Honeysuckle - Lonicera japonica
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The Japanese Honeysuckle (Lonicera japonica; in Japanese) is a species of honeysuckle native to eastern Asia including Japan, Korea, northern and eastern China, and Taiwan, which is a major invasive species in North America. It is a twining vine able to climb up to 10 m high or more in trees, with opposite, simple oval leaves 3–8 cm long and 2–3 cm broad. The flowers are double-tongued, opening white and fading to yellow, and sweetly scented. The fruit is a globose dark blue berry 5–8 mm diameter containing numerous seeds.
The Japanese Honeysuckle flower is of high medicinal value in traditional Chinese medicine, where it is called r?n d?ng tén or j?n yín; literally "gold silver flower"). It has antibacterial and anti-inflammatory properties, and is used (often in combination with Forsythia suspensa) to dispel heat and remove toxins, including carbuncles, fevers, influenza and ulcers. It is, however, of cold and yin nature, and should not be taken by anyone with a weak and "cold" digestive system. In Korean, it is called geumeunhwa. The dried leaves are also used in traditional Chinese medicine.
Japanese Honeysuckle has become an invasive exotic weed in Argentina, Brazil, Mexico, New Zealand and much of the United States, including Hawaii, as well as a number of Pacific and Caribbean islands. It is classified as a noxious weed in several US states, including Illinois and Virginia. It has done severe damage to eastern American woodlands, often forming vast colonies on forest floors that displace virtually all native ground plants, and climbing into trees and shrubs and severely weakening and even killing them by cutting off sap flow and shading their leaves. Scientists and conservationists have suspected for some time now that it releases allelopathic chemicals into the ground, inhibiting the growth of other plants.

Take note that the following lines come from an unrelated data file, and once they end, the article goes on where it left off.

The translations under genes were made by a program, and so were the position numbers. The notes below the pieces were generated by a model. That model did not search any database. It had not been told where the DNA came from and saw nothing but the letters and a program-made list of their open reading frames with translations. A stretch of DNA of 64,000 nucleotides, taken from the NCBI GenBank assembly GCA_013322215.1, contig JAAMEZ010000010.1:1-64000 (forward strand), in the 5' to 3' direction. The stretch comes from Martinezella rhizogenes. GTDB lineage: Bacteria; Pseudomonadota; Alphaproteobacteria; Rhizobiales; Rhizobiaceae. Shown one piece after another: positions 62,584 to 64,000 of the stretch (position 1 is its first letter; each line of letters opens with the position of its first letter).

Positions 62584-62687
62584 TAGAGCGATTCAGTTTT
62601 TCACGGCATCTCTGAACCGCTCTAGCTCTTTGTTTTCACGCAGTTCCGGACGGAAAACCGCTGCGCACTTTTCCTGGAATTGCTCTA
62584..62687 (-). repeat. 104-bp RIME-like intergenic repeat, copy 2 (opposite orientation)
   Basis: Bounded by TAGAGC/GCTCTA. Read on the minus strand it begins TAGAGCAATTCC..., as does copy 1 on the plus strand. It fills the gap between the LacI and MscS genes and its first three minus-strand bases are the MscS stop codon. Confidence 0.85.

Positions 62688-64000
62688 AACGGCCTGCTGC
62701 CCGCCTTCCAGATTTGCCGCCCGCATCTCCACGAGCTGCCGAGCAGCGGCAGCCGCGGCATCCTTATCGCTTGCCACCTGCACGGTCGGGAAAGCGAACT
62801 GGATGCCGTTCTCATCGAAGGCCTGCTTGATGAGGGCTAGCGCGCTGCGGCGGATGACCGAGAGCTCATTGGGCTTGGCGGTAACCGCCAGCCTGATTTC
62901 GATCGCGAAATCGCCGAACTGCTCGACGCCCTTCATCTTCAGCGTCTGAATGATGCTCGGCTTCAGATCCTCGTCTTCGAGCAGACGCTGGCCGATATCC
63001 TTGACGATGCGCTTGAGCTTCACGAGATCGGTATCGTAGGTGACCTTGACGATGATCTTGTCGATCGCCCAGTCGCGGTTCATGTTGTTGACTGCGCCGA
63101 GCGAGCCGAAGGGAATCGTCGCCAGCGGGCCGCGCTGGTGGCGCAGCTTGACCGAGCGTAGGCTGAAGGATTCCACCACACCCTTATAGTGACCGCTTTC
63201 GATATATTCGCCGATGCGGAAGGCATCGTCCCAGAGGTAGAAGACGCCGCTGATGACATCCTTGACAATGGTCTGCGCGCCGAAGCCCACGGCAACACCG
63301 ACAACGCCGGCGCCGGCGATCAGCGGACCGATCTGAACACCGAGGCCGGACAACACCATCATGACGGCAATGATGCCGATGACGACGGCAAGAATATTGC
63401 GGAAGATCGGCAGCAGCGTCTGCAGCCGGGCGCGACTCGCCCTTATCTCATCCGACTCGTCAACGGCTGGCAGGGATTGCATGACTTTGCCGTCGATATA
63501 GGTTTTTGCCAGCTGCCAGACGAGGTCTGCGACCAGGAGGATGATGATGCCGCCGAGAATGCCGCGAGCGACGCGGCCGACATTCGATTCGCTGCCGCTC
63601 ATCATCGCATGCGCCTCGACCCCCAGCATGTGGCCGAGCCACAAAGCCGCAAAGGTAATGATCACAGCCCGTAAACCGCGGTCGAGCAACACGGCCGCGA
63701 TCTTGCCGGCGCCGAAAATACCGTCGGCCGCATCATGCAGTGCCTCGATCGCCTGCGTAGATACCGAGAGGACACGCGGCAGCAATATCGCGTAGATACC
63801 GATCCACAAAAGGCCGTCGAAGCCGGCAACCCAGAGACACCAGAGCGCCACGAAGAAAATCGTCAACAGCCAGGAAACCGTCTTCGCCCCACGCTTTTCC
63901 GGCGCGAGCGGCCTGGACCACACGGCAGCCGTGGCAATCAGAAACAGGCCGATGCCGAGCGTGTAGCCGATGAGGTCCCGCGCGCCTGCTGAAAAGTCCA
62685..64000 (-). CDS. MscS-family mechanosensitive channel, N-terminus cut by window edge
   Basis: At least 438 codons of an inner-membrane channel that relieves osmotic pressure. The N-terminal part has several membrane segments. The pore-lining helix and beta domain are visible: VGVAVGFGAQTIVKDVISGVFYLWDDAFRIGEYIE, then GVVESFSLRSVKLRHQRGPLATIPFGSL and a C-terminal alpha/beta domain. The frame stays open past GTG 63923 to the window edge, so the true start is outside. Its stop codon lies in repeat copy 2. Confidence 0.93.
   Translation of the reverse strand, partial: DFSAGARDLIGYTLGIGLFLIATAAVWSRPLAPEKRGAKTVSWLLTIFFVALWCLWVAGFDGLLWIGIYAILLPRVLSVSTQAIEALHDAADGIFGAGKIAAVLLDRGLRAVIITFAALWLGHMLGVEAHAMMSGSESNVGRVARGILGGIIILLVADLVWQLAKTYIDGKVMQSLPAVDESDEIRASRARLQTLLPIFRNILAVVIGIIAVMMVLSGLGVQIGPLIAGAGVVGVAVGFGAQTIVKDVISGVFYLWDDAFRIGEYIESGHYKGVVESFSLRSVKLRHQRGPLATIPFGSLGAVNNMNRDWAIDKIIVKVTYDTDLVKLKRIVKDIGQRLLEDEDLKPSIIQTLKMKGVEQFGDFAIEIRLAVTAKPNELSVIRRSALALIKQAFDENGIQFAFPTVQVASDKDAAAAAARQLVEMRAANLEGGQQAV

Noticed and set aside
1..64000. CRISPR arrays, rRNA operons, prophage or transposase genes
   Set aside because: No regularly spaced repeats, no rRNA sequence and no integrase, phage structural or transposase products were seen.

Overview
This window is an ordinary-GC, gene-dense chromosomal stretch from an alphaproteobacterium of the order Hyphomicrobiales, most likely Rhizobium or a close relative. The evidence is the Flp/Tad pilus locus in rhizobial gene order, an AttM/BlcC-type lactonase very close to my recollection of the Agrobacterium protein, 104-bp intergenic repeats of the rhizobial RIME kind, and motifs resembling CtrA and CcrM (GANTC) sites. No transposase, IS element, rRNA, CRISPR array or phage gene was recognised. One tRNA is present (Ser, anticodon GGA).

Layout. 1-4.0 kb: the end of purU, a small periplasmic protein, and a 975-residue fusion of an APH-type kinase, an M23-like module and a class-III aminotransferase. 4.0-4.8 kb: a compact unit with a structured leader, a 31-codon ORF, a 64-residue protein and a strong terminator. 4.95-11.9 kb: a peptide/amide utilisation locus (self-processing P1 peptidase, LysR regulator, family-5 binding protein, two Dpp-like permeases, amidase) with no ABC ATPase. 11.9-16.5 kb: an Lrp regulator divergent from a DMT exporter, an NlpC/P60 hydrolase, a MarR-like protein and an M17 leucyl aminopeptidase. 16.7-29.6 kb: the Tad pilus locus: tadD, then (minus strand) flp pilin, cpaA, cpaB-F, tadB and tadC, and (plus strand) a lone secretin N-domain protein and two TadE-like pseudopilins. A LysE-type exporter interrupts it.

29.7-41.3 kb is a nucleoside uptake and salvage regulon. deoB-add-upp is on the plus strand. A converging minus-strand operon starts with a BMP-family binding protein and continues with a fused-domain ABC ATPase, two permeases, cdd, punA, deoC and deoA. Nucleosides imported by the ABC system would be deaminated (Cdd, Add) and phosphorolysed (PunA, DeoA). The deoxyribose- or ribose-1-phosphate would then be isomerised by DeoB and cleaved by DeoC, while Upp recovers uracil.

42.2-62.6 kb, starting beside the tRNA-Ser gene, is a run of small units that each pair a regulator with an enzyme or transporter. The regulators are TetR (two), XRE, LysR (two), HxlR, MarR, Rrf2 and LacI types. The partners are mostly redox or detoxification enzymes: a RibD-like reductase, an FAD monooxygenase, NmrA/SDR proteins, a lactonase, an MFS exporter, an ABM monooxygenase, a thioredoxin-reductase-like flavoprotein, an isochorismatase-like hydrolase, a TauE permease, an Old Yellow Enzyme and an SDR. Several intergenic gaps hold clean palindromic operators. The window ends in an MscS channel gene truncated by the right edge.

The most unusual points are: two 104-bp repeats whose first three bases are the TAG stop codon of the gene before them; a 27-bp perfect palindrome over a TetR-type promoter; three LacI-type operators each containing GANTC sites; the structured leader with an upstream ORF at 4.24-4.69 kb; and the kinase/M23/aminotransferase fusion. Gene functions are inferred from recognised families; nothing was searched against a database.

Nonetheless, this species is still sold by American nurseries, often as the cultivar 'Hall's Prolific'. It is an effective groundcover, and does have pleasant, strong-smelling flowers, but the damage it does (in climates suitable for it) far outweighs any positive qualities. The only invasive exotics that compete with this plant for total damage done in the eastern United States are Kudzu and Multiflora Rose.
It can be controlled by cutting or burning the plant to root level and repeating at two-week intervals until nutrient reserves in the roots are depleted. It can also be controlled through annual applications of glyphosate, or through grubbing if high labor and soil destruction are not of concern. Cutting the Honeysuckle to within 5–10 cm of the ground and then applying glyphosate has proved to be doubly effective, provided that the mixture is rather concentrated (20–25%) and is applied immediately after making the cut.
Website, video, and graphics by Rob Nelson
For more information on this plant or management please contact US Army Corp of Engineers